Typical Kansas Augusts are full of sunshine, but the first few days of the month in Douglas County this year have been drenched with rain. The unusual weather has created challenges for some crops, but compared to the droughts in western Kansas and flooding in south-central and south-eastern Kansas this summer, Douglas County farmers have it pretty good.
Bill Wood, director of Kansas State University Research and Extension’s Douglas County office, said that while rain is a welcome relief from the summer heat, some farmers are ready for the dreary weather to clear up.
“It sure has been nice to get this rain in August, which we don’t normally get,” Wood said. “But I think most are ready for it to quit so they can get some hay put up and get some sunshine to grow our crops.”
Many farmers have let their hayfields grow until the rain lets up. It takes about four to five days for freshly cut hay to dry out in the field before it can be baled, so the daily drizzles of the past few weeks have made it difficult to produce quality hay.
The extra moisture has also hurt some Douglas County soybean production. While the legumes typically thrive in lots of rain, Wood said parts of the county are not taking the extra moisture well.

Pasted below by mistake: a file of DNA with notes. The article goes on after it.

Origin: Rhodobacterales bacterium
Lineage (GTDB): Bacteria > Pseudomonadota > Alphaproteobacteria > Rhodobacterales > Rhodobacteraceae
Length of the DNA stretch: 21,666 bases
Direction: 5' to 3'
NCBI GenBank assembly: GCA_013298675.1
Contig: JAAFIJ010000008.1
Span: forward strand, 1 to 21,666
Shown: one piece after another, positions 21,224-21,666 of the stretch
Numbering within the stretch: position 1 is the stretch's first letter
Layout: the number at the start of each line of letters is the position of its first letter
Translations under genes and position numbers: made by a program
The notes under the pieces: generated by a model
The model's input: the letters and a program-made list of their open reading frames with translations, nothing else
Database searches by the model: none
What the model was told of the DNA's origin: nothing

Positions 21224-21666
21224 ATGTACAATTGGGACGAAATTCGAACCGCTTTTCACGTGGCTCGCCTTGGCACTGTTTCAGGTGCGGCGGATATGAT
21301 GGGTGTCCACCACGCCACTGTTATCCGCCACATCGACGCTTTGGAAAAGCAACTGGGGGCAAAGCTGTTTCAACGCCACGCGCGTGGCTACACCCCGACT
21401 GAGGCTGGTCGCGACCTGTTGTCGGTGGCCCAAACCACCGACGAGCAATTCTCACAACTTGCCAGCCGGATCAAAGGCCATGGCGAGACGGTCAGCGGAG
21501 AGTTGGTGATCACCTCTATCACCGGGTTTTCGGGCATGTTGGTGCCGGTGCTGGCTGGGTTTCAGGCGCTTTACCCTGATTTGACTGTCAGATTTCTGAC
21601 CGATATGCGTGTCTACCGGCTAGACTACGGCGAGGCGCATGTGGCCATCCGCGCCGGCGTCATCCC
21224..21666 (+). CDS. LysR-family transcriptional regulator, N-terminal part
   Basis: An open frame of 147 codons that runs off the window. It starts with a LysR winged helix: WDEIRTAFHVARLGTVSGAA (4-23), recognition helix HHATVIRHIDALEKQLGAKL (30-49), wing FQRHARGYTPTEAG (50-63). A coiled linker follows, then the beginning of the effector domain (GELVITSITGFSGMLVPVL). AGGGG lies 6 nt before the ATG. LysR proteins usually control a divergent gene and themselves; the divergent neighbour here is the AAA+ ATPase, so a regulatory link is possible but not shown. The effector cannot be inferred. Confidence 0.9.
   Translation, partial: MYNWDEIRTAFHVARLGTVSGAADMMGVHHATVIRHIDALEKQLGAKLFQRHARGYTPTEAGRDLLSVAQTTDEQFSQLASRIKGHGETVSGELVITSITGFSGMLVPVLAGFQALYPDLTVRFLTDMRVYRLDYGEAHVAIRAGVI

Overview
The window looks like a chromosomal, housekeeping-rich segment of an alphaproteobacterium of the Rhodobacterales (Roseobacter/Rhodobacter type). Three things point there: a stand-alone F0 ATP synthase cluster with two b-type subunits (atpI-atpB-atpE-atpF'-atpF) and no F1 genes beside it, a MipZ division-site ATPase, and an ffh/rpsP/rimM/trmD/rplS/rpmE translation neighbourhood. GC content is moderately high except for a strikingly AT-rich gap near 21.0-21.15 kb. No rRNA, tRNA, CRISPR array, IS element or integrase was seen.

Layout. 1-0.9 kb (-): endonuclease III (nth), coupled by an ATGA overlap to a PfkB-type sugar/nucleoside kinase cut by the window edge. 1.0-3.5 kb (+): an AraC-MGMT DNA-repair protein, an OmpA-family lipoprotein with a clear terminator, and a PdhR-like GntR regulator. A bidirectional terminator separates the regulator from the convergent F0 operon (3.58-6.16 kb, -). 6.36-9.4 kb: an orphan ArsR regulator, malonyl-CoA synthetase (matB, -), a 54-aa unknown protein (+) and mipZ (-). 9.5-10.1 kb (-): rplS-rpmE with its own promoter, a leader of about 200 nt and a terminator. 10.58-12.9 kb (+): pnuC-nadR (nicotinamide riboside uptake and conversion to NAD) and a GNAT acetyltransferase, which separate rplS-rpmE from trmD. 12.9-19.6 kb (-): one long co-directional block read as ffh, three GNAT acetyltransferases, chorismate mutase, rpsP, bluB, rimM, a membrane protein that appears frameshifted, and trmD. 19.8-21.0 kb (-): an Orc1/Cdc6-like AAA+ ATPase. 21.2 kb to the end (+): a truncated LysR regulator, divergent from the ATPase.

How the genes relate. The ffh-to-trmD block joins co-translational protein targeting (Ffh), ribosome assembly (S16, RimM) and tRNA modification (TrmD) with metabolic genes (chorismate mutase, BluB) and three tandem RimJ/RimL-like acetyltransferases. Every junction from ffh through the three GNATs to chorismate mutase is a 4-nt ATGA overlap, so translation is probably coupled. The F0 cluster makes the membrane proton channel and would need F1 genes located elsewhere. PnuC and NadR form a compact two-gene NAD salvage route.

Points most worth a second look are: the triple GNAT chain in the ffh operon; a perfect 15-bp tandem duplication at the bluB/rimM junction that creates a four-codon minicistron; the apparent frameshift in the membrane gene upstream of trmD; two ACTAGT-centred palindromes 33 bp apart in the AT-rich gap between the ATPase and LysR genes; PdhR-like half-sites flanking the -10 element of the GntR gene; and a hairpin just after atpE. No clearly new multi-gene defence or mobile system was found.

“There are a few areas around the Wakarusa and Kansas Rivers that are pretty flat and cause problems,” Wood said. “The soil can only hold so much rain, so when it accumulates on the flat land, puddles form and drown the soybeans.”
However, Wood said the rain has galvanized soybean production nearer sloping landscapes. The extra water encourages flowering, which is necessary for pod growth.
“Soybeans love the rain. They have really been growing and flowering in it,” Wood said. “And when the crops flower, they get pollinated, which grows the soybean.”
Corn crops are also benefitting from soaking up the recent rainfalls after taking a hard hit last month. Woods said corn only pollinates for about one week, and this year it happened to be the July week of 100-degree temperatures.
“The hotter it gets (during corn pollination week), the lower the yield potential,” Wood said. “It may look like you have fields of green corn, but there are no kernels inside.”
For the corn that did develop, August’s stretch of daily rain has helped production. When corn crops are not stressed from a lack of water, they use energy to produce kernels.
“Crops need no stress for maximum yield, so more water gives more growing potential,” Wood said. “But we do need some sun, too, though.”